When I see a company focusing on its core competency, that's usually a good thing. For example, Micron (NYSE:MU) is right to sell off its digital-camera-chips division and just try to be the best memory wrangler it can be. I wish Microsoft (NASDAQ:MSFT) would stop chasing ghosts online and remember that its software innovation brought Redmond to where it is today.

But that Occam's Razor principle doesn't always work. Optical networking equipment expert Finisar (NASDAQ:FNSR) just sold its network testing unit to JDS Uniphase (NASDAQ:JDSU) for all the wrong reasons.

Finisar will use most of the proceeds from this $40.6 million sale to help pay down debt. While that's a laudable action in most cases, this transaction smells like it was made out of necessity.

Judging from the unit's past results, it's improbable that Finisar really wanted to sell its testing unit. The segment brought in $7 million in EBITDA last year on $44.6 million of sales, giving it far wider profit margins than Finisar's larger optical equipment division. The testing tools unit dominates the attractive fibre channel testing market over respectable competitors like Agilent (NYSE:A) and LeCroy, and the whole operation goes hand-in-hand with optical networking -- which is what Finisar does best.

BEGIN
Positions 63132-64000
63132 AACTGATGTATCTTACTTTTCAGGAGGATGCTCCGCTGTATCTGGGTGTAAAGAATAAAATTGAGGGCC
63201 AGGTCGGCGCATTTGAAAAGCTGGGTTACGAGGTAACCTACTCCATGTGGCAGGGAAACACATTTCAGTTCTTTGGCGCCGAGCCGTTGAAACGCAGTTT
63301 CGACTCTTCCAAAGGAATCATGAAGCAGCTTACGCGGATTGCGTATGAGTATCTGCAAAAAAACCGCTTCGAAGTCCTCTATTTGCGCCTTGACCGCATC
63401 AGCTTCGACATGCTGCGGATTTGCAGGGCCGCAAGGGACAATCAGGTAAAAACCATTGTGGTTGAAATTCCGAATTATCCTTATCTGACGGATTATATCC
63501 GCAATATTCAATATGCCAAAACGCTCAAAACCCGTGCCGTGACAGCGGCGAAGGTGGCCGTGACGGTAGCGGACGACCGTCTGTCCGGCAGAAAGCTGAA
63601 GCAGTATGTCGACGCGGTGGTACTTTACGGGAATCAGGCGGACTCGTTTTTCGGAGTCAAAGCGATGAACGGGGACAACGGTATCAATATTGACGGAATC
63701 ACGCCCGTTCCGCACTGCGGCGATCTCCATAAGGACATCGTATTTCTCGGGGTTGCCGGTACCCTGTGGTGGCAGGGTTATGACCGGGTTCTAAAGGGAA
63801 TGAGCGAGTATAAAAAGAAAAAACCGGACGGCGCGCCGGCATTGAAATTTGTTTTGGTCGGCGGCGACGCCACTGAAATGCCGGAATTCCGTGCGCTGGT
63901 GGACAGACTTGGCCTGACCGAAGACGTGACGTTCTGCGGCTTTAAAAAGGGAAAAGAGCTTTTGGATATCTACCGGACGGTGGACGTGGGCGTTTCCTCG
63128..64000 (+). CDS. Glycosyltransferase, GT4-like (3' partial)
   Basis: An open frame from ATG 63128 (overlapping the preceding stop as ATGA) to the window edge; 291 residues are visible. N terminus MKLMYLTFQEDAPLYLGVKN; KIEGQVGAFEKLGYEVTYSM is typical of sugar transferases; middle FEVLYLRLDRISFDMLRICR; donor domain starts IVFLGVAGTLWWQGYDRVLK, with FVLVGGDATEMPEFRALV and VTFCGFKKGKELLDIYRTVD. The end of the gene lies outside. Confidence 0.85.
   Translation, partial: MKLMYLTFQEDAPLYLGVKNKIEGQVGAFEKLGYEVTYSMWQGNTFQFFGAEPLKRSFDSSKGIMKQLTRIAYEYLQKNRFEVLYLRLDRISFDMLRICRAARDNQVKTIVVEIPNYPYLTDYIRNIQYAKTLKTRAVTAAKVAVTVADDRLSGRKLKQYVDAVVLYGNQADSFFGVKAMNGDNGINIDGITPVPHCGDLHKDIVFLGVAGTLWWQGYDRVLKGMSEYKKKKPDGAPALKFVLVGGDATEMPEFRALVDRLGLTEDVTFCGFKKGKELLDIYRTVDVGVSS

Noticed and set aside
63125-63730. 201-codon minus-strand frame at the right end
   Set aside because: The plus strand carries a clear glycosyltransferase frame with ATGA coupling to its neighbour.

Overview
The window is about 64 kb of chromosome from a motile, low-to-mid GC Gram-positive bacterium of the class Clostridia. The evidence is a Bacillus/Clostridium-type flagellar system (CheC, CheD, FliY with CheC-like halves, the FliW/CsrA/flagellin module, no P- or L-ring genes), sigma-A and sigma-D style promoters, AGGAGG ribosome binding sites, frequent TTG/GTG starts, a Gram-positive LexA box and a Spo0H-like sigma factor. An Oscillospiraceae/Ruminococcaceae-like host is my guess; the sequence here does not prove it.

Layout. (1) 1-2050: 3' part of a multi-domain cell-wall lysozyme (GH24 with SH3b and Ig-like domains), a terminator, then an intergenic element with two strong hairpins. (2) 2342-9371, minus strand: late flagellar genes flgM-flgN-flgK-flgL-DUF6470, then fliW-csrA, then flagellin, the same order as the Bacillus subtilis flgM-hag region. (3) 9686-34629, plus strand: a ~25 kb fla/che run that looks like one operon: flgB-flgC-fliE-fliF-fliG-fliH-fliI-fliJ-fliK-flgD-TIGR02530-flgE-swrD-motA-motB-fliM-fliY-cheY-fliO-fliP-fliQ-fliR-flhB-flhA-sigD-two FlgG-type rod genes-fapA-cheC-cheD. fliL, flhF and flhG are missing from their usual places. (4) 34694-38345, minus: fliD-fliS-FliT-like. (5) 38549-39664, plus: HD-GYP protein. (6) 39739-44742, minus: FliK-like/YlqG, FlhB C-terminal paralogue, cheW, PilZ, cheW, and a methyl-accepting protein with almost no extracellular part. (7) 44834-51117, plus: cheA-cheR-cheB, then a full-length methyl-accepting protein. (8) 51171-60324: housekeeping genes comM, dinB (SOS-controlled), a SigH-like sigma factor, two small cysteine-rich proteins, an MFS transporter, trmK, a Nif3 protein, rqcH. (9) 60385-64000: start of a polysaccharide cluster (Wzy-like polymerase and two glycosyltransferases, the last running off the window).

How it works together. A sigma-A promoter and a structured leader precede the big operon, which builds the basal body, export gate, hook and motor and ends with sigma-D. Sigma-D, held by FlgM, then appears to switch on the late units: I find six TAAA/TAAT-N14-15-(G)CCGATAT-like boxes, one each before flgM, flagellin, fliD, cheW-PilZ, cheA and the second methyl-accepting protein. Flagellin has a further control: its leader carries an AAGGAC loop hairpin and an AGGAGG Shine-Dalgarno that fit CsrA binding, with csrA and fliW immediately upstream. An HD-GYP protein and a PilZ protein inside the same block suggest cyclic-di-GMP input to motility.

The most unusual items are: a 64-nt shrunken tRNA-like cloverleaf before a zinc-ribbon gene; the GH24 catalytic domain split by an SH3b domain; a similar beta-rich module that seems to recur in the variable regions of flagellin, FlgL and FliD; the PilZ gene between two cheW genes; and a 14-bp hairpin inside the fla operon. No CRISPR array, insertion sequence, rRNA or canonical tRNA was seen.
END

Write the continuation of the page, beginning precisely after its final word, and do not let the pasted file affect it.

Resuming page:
So JDS Uniphase gets a market-leading addition to its test solutions business valued at less than the segment's annual sales, and it's profitable from day one. Finisar pays down some debt with the new cash, but it will still end up issuing fresh, dilutive shares in exchange for its convertible debt notes, which were due to expire next year. And Finisar's proceeds from the sale will be gone all too quickly, leaving the company without much cash left on its balance sheet.

Good on Finisar for slithering out of a tight spot, I guess, but in my eyes, the company is now weaker than it was. This is not the kind of refocus I like to see.

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Fool contributor Anders Bylund holds no position in any of the companies discussed here. You can check out Anders' holdings or a concise bio if you like, and The Motley Fool is investors writing for investors.